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Wake Me Up When September Ends: NCISLA Summer Song FanFic Series

A/N: I hate to bring this fun summer-themed series to an end with an angst-filled story, but hey, you didn’t expect me to write something light and funny, did you? Sorry, people, it’s September now, and summer is over! Warning: one reference to the passing of a beloved, furry character.

Wake Me Up When September Ends

Lyrics by Green Day

Summer has come and passed
The innocent can never last
Wake me up when September ends

September 15th, 1990

Marty sits in the comfy, overstuffed chair in Miss Kristin’s compact, cluttered office. He barely registers the random toys and books, along with a few stuffed animals, scattered throughout. He knows she’s a social worker, although he doesn’t understand what a social worker does. He’s visited here a couple times already since he shot his dad. He thinks they’re trying to decide if he needs to go to jail for his crime, but so far, they’ve been pretty nice.

He shot his father on Labor Day weekend when his parents got into a fight over whether his mom could get him some new back-to-school clothes. He sighs. His appearance hardly matters now. If they don’t send him to jail and he gets to stay in school, the other kids will see him as scary, a freak, no matter how well-dressed he is. He can already feel the weight of their collective judgment pressing in on him, the shame of his actions, and of his totally screwed up family, marking him as defective.

He realizes Miss Kristin has been talking to him.

“What?” He tunes back in and focuses on her kind green eyes.

“I was just trying to explain, Marty, that you’re not in any trouble,” Miss Kristin repeats. “You’re going to stay with your mom now that she’s out of the hospital. Your dad is the one who’s in trouble. He’s going to have a court hearing and the judge will decide whether to send him to jail for what he did… How do you feel about that?”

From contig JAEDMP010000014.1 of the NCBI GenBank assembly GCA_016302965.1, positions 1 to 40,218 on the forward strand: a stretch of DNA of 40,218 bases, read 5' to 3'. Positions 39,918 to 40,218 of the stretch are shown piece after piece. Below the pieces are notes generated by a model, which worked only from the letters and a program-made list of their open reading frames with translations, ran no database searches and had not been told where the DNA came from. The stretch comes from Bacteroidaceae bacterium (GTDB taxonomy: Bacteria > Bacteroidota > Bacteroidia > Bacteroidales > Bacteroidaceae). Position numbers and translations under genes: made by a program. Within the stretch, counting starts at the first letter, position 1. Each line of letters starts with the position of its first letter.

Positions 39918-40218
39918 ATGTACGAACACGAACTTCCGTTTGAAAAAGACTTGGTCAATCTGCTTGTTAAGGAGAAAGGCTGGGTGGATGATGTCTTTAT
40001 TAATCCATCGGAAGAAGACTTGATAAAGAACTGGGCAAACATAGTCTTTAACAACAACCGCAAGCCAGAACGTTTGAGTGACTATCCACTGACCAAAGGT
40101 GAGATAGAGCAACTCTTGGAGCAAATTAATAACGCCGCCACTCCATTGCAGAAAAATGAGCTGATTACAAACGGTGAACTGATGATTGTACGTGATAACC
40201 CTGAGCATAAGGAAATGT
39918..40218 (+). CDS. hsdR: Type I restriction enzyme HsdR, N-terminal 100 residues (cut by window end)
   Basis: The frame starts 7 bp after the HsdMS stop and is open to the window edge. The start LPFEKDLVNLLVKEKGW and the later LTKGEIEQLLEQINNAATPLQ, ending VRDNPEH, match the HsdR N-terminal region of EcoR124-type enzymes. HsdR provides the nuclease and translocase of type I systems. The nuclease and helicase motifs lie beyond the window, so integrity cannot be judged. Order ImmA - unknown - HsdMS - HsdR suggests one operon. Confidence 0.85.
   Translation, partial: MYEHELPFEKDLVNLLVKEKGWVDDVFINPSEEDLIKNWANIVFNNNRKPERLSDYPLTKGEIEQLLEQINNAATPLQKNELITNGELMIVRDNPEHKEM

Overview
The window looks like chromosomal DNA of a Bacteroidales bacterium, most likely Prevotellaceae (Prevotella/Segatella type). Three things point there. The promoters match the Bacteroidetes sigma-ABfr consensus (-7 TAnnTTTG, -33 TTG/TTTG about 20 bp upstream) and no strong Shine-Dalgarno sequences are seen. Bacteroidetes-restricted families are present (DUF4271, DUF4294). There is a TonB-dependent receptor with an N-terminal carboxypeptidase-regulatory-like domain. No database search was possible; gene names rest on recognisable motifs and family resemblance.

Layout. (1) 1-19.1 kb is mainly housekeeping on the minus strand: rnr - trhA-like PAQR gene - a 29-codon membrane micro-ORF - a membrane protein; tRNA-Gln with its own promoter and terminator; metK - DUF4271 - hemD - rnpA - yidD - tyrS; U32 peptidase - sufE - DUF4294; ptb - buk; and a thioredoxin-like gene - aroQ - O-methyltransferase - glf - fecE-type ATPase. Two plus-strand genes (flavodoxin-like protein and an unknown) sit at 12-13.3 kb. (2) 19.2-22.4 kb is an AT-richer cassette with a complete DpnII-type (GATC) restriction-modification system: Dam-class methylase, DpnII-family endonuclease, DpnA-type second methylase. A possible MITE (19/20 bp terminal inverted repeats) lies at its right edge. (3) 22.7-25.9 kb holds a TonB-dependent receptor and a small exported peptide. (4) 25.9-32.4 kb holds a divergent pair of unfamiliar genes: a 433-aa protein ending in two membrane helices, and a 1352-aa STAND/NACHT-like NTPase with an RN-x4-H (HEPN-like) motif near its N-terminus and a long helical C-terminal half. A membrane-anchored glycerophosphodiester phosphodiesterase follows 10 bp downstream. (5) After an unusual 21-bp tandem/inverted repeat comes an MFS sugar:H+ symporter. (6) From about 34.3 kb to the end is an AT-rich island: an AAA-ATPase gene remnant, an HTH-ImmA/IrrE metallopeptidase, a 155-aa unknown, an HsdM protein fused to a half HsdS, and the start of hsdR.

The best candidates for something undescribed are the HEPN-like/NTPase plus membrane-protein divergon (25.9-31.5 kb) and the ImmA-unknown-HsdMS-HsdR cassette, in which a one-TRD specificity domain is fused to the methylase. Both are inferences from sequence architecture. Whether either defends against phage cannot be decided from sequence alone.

Marty shrugs. He can’t possibly explain the emotions roiling through him. Terror that his dad will come after him and his mom to finish the job. Embarrassment that his family is so beyond messed up. Shame that he shot his own father.

“It’s complicated, I know,” Miss Kristin assures him. “You did a brave thing, Marty. We’re going to make sure your dad can’t hurt you or your mom anymore, OK?”

He nods, but feels far from safe. Miss Kristin doesn’t know his dad, doesn’t know how angry he can get, how much he can hold a grudge. He’ll never forgive him for what he did. It’s only a matter of time before he comes back to get revenge.

And maybe that’s to be expected. Sons aren’t supposed to hurt their fathers, let alone shoot them. His father might be a monster, but Marty inherited the same blood, the same willingness to use violence to solve his problems. And for all the shame he feels now, he has to admit that he’d also felt a small sense of satisfaction, power, and maybe even pride, in that moment when he pulled the trigger. And that has to mean he‘s as bad as his father. Maybe they should put him in jail, right alongside the old man, because he’s a monster too.

Like my father’s come to pass
Seven years has gone so fast
Wake me up when September ends

September 5th, 2005

“Breathe, Deeks. Breathe.”

“Yes, sir,” Deeks replies. He frantically struggles to calm the shake in his hands as he aims at the paper target in the distance. A soft breeze cools small beads of sweat on his brow. He can do this. He has to do this.

“Keep that grip firm,” his training instructor Officer Steven Park coaches him. “Keep both eyes open, align your sights, and squeeze that trigger.”